GDF Calls on Agencies for Greater Co-Regulation and Cross Border Coordination with the Global Crypto and Digital Assets Sector
“For the third year running, our annual members survey cites “lack of regulatory clarity” as a top challenge for the industry. Against a heightened increase for crypto policy and regulation already in 2022, we call on policymakers and agencies to further engage with the industry through the GDF co-regulation model,” says Lawrence Wintermeyer, executive co-chair of GDF.
The GDF annual member survey cited “lack of regulatory clarity” as a top challenge for the industry in 2022 for the third year running. This supports the call from agencies for the development of a global crypto and digital assets framework in 2022, calling for greater cross border coordination of policy and regulation for the global crypto and digital assets sector.
Already in 2022, we are witness to an increasing focus on policy and regulation for the crypto and digital assets sector with banking, securities, and tax laws as they may apply to stablecoins, decentralized finance, non-fungible tokens, and cryptocurrencies, including the on-going requirements for adherence to KYC/AML/CFT regimes.
The priority now is greater than it has ever been for a measured approach, in accordance with regulator’s priorities and objectives, to global policy and regulations, and we call on policymakers and agencies to further engage with the industry through the GDF co-regulation model:
- GDF supports right size regulation of the crypto and digital assets sector through a global framework that will deliver meaningful compliance
- GDF calls on regulators, agencies, and policymakers to further engage in our co-regulation model, a stewardship platform that sits in between the industry and regulators
- GDF calls for greater support from regulators in further building out the GDF Codes of Conduct, to better meet requirements for conduct standards, in absence of regulations or in support of developing policy frameworks
- GDF supports high standards of conduct for the protection of customers and investors
- GDF supports the development of fair, transparent and competitive global markets
- GDF members are committed to demonstrating to customers, employees, stakeholders, shareholders, policymakers, and regulators that they adhere to high standards of conduct and meaningful compliance.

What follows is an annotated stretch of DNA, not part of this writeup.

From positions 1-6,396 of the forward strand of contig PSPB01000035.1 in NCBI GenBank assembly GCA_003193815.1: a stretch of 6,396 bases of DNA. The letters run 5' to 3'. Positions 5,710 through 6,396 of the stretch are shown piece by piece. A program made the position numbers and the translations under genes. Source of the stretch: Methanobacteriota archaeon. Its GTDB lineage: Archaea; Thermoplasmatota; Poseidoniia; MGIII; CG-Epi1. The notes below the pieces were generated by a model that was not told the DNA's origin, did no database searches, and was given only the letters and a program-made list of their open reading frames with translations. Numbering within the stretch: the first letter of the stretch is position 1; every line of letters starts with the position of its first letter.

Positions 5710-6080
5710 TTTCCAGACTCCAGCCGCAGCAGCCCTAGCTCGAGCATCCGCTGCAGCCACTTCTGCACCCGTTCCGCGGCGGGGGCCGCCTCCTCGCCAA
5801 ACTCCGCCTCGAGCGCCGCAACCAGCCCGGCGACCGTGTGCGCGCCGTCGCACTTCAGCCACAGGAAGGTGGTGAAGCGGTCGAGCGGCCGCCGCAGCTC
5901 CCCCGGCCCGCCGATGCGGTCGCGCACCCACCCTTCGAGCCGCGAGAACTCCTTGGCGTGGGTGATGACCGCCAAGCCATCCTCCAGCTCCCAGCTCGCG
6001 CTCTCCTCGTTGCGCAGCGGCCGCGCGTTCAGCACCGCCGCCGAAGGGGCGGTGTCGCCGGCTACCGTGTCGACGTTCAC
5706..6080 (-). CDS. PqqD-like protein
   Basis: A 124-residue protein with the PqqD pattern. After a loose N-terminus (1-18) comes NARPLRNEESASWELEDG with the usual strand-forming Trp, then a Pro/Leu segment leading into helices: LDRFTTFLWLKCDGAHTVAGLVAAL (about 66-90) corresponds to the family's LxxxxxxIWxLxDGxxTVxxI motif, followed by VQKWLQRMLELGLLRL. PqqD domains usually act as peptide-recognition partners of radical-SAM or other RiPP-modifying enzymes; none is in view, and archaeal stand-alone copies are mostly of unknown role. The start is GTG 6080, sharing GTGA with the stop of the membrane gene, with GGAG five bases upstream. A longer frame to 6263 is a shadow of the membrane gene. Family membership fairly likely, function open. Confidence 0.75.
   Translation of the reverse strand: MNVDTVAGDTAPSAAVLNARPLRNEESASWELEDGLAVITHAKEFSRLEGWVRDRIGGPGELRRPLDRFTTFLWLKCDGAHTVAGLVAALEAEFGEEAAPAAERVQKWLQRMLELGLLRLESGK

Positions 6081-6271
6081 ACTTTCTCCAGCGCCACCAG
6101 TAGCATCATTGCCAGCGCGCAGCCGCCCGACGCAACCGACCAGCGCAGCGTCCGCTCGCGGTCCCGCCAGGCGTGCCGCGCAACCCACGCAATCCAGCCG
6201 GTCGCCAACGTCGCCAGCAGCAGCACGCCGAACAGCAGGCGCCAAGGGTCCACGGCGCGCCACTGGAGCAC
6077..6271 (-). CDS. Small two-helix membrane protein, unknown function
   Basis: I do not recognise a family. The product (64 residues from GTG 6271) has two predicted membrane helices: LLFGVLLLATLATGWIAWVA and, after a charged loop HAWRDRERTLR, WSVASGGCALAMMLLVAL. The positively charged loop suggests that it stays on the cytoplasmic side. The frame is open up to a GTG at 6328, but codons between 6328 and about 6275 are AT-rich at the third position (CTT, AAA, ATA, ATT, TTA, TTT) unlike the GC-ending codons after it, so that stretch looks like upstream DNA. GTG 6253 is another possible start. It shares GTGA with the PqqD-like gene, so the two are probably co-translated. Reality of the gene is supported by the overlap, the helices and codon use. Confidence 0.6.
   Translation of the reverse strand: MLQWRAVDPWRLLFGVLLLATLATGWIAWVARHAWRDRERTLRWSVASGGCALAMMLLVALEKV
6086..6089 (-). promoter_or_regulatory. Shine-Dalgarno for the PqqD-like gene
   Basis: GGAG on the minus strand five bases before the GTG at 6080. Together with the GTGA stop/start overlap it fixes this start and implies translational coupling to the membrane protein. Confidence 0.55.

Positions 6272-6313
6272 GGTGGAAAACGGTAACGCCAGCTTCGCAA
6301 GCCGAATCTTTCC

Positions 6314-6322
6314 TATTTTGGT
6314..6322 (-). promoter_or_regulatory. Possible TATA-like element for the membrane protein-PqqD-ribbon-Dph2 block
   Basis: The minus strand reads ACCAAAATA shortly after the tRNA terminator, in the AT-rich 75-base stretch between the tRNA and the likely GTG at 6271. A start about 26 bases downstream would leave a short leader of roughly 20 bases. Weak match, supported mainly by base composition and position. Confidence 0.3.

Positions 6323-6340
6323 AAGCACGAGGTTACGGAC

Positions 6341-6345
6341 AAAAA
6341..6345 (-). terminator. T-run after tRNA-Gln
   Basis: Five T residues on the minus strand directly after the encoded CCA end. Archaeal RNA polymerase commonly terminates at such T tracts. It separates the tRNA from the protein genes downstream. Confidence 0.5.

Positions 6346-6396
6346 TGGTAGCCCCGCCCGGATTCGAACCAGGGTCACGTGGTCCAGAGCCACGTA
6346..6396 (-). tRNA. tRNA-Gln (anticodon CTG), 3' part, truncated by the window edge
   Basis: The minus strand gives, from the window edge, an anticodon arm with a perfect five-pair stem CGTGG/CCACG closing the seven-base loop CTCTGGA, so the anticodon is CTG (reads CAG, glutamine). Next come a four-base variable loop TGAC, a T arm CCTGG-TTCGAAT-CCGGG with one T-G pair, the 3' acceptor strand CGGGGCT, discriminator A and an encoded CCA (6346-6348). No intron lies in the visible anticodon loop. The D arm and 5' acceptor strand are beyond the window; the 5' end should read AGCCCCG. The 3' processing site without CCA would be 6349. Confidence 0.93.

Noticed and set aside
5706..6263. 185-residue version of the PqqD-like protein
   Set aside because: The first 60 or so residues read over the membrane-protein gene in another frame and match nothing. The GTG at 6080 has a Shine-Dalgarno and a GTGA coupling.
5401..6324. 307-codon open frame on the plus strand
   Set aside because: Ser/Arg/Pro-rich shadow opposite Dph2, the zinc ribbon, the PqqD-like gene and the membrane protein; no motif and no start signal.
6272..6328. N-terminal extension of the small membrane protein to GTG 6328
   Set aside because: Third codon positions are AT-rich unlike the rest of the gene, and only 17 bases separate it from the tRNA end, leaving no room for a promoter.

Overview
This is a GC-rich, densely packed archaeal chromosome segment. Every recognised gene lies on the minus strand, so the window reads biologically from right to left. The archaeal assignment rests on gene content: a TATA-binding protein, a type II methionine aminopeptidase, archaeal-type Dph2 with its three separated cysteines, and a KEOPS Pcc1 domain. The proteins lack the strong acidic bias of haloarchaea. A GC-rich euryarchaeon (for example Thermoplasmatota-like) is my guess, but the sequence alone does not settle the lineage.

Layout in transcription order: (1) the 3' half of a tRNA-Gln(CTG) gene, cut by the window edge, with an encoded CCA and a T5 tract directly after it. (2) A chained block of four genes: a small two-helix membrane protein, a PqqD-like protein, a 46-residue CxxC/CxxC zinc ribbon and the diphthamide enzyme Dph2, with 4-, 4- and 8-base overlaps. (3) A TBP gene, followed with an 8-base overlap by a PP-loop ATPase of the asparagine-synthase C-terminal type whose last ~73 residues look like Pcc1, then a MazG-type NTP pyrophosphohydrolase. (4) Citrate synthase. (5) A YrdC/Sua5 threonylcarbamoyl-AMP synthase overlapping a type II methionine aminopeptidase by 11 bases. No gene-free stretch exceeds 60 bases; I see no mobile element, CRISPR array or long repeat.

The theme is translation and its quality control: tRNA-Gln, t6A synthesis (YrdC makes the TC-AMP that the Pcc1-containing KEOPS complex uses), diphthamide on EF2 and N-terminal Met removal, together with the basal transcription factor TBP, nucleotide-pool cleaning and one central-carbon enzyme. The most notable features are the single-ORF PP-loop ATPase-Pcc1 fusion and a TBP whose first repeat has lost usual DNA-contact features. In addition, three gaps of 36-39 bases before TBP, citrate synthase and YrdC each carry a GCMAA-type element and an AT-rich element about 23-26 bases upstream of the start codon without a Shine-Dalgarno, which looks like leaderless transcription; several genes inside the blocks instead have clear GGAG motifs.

The crypto and digital assets sector has the optimal conditions for a co-regulation model. Malcolm K. Sparrow, Professor of the Practice of Public Management at Harvard Kennedy School and author of Fundamentals of Regulatory Design, shows that whereas responsibilities in the development of regulation have traditionally fallen on either the regulator or the regulated industry, in reality, all of these responsibilities can be shared. Regulators can collaborate with industry in the identification and analysis of risk, or share responsibility for implementation, for example.
By choosing which responsibilities are shared, we can open up new structures for regulation. This allows us to accommodate a sector in which technological innovation is both fast and can fundamentally change the activity that is being regulated. The end result is suitable regulation for an evolving industry, and meaningful compliance.
During the 2017 ICO run, GDF convened the global crypto and digital assets sector in the development of taxonomies and codes of conduct. Since 2018, 10 GDF codes have been developed by global industry practitioners and have been held to account through a rigorous process of peer review, open to global public consultation, an in the full purview of agencies and regulators in the GDF Regulator Only Forum, a quarterly forum with the voluntary attendance of over 25 conduct regulators and agencies.
“Regulatory clarity and greater certainty for the crypto and digital asset space took many steps forward in 2021. Through the GDF Regulator Only Forum and our Regulators DeFi Knowledge Series, we are enabling the cross-border, cross-industry dialogue needed to promote sound policies for the global sector. As we progress, industry engagement with regulators is key to balancing consumer protection and new innovation,” says Jeff Bandman, GDF board member and former LabCFTC head.
Over 140 GDF member firms are in the Code program and attest to the Overarching Principles Code, before choosing to attest to further codes by industry vertical, asset class, or compliance category. Over 100 global firms, many of today’s market leaders, have attested to one or more of the Codes, and the program is growing to new regions outside of the US, Europe and South-East Asia, to LatAm, Sub-Sahara Africa, and the greater APAC region in 2022.
Though some outside of the crypto and digital asset sector promote the narrative of the “lawlessness” within the space, much of the global community has shown itself to be aligned with the key regulatory mandates and published financial crime rates often appear lower than in the traditional financial system.